Roger Brown: His Political Landscape
Roger Brown's highly political practice articulated the landscape as a tool for cultural commentary. A snapshot of his life and times, Brown's painted landscapes capture the political landscape of the late 20th century with uncompromising honesty.
Brown (b. 1941 Hamilton, Alabama, USA; d. 1997 Atlanta, Georgia, USA) was a keen commentator on contemporary American life. Born in Deep South and spending his adult life primarily in the Midwest, Brown was perennially marginalised by his status as an out gay man. He mobilised political figuration in painting with fearlessness and wit to communicate the political realities which comprise his lived experience of the world. This exhibition considers a selection of works from the early 1970s through the 1990s, covering the majority of Brown's working career as an adult, and considers some of his means of articulating landscape painting as a genre fertile with possibility for cultural commentary. Diversely fascinated by such topics as American imperialism, the internal politics of the art world, environmentalism, terrorism, queer culture and the AIDS crisis, Brown's expansive interests collectively paint a portrait of a rapidly changing world in the late 20th century.
Brown was a pioneering American artist whose extensive and diverse oeuvre both translated and transformed the visual and cultural landscapes of his time. Brown was a leader among the Chicago Imagists, yet his work transcended regionalist concerns, and set him apart as a radical visionary amongst his contemporaries. Born and raised in the rural South, Brown moved to Chicago in the early 1960s. His interests ranged from the Italian Renaissance, to Surrealism, to Comics and Pop Art, and he was a connoisseur of autodidact art traditions of the American South and Midwest.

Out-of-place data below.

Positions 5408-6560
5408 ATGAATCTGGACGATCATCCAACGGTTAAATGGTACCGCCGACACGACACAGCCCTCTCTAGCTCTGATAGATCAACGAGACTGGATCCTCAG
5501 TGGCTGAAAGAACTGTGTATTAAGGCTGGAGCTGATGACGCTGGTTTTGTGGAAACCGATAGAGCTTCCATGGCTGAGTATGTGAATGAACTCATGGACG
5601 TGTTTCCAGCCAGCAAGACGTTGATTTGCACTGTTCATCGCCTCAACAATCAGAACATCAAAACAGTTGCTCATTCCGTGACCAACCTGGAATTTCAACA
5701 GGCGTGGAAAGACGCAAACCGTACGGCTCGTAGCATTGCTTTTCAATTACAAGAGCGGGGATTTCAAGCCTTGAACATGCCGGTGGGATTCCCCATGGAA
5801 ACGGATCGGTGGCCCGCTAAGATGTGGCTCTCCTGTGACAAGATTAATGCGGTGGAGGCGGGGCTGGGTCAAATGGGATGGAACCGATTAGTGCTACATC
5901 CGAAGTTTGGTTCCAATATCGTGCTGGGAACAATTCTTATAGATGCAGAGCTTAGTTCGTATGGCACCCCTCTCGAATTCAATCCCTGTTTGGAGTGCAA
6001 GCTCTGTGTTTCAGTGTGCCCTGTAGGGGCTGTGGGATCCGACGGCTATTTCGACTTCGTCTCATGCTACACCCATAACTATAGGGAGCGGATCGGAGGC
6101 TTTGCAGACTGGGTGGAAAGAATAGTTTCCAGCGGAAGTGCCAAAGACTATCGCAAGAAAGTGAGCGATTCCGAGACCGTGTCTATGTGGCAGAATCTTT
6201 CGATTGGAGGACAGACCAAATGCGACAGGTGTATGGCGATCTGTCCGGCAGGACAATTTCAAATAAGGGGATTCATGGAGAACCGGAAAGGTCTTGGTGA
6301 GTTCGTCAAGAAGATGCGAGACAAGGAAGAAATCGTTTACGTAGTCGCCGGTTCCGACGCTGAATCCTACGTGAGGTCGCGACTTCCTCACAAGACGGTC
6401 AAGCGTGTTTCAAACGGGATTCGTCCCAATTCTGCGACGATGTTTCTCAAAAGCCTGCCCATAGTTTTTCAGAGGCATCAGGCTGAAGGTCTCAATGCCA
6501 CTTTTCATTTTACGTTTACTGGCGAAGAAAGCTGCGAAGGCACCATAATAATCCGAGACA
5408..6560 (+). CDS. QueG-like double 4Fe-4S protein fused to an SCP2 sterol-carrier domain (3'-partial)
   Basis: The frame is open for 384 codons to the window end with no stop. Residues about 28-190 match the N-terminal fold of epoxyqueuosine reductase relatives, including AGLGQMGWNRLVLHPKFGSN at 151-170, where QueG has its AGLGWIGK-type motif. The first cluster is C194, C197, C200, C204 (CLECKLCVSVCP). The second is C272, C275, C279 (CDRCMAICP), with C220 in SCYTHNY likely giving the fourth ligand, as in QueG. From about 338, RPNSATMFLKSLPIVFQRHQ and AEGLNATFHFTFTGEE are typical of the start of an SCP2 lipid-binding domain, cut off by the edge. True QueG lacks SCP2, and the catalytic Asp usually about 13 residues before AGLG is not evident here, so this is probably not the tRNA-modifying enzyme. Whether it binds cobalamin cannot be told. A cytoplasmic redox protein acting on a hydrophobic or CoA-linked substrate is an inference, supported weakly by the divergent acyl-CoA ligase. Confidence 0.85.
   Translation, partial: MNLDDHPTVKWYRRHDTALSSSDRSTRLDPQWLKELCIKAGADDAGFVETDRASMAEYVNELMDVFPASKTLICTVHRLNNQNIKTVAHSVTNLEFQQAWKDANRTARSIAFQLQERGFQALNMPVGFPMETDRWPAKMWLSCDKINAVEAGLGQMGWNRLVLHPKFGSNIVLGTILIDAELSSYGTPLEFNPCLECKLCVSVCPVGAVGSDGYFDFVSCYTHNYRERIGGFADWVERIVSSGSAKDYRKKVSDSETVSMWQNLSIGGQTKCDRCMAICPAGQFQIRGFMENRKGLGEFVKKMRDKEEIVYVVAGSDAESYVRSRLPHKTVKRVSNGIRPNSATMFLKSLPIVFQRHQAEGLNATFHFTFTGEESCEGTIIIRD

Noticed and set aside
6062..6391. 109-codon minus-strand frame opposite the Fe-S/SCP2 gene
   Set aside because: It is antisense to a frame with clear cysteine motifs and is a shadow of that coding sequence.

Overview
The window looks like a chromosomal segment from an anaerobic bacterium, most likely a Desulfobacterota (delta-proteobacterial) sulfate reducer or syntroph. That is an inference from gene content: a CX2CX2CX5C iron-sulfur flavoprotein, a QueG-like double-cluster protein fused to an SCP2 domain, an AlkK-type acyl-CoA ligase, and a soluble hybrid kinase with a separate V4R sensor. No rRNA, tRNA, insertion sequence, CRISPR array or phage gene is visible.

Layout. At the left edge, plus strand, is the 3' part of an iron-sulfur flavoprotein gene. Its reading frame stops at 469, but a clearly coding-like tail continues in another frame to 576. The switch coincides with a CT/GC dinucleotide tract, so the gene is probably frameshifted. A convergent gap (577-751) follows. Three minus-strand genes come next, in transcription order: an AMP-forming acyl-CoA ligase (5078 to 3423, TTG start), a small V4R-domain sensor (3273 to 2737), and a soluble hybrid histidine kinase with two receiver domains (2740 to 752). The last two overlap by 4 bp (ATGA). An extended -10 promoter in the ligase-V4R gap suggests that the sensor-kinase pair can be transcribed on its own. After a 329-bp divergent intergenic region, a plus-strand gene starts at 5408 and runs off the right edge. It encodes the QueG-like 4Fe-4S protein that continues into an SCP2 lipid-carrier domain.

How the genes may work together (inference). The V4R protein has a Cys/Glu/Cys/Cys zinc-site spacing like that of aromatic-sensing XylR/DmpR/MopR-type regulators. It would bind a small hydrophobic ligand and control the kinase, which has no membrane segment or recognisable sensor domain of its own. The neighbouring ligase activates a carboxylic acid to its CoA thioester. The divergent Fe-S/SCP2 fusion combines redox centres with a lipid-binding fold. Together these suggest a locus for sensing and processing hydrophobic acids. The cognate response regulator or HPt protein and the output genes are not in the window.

As a queer man, Brown was intimately aware of the inherent biases suffered by any outsider who dared to challenge existing social, political, and cultural traditions. With immense wit and self-deprecating humour, Brown bravely faced his foes, creating a distinctive visual legacy along the way. Brown eventually died after a long battle with complications relating to HIV/AIDS. His struggle with this disease played an important role in his work, as well as in his personal and philanthropical life. Brown's life and work are honoured with permanent exhibitions of his house and studio in the Lincoln Park neighbourhood of Chicago, which includes his vast collection of folk and vernacular art.
The depth and power of the body of work Brown left behind is only now beginning to be grasped. Brown's ideas, and the grace with which he expressed them, will be studied for generations to come.
Brown's work is included in the collections of The Art Institute of Chicago, the Whitney Museum of American Art, the Museum of Modern Art, New York, the Metropolitan Museum of Art, the Smithsonian American Art Museum, the Los Angeles County Museum of Art, the Scottish National Gallery of Modern Art, Edinburgh, Museum Moderner Kunst, Vienna, and several other important institutions. Several major retrospectives of his work have traveled the United States including the Hirshhorn Museum and Montgomery Museum of Fine Art. Recent important group shows include Theater of Operations: The Gulf Wars 1991–2011 at MoMA PS1, About Face: Stonewall, Revolt and New Queer Art at Wrightwood 659, and Famous Artists from Chicago 1965–1975 at Fondazione Prada. Recent solo exhibitions include Roger Brown: Virtual Still Lifes at the Museum of Art and Design, New York, and Roger Brown: Hyperframe at Kavi Gupta, Chicago.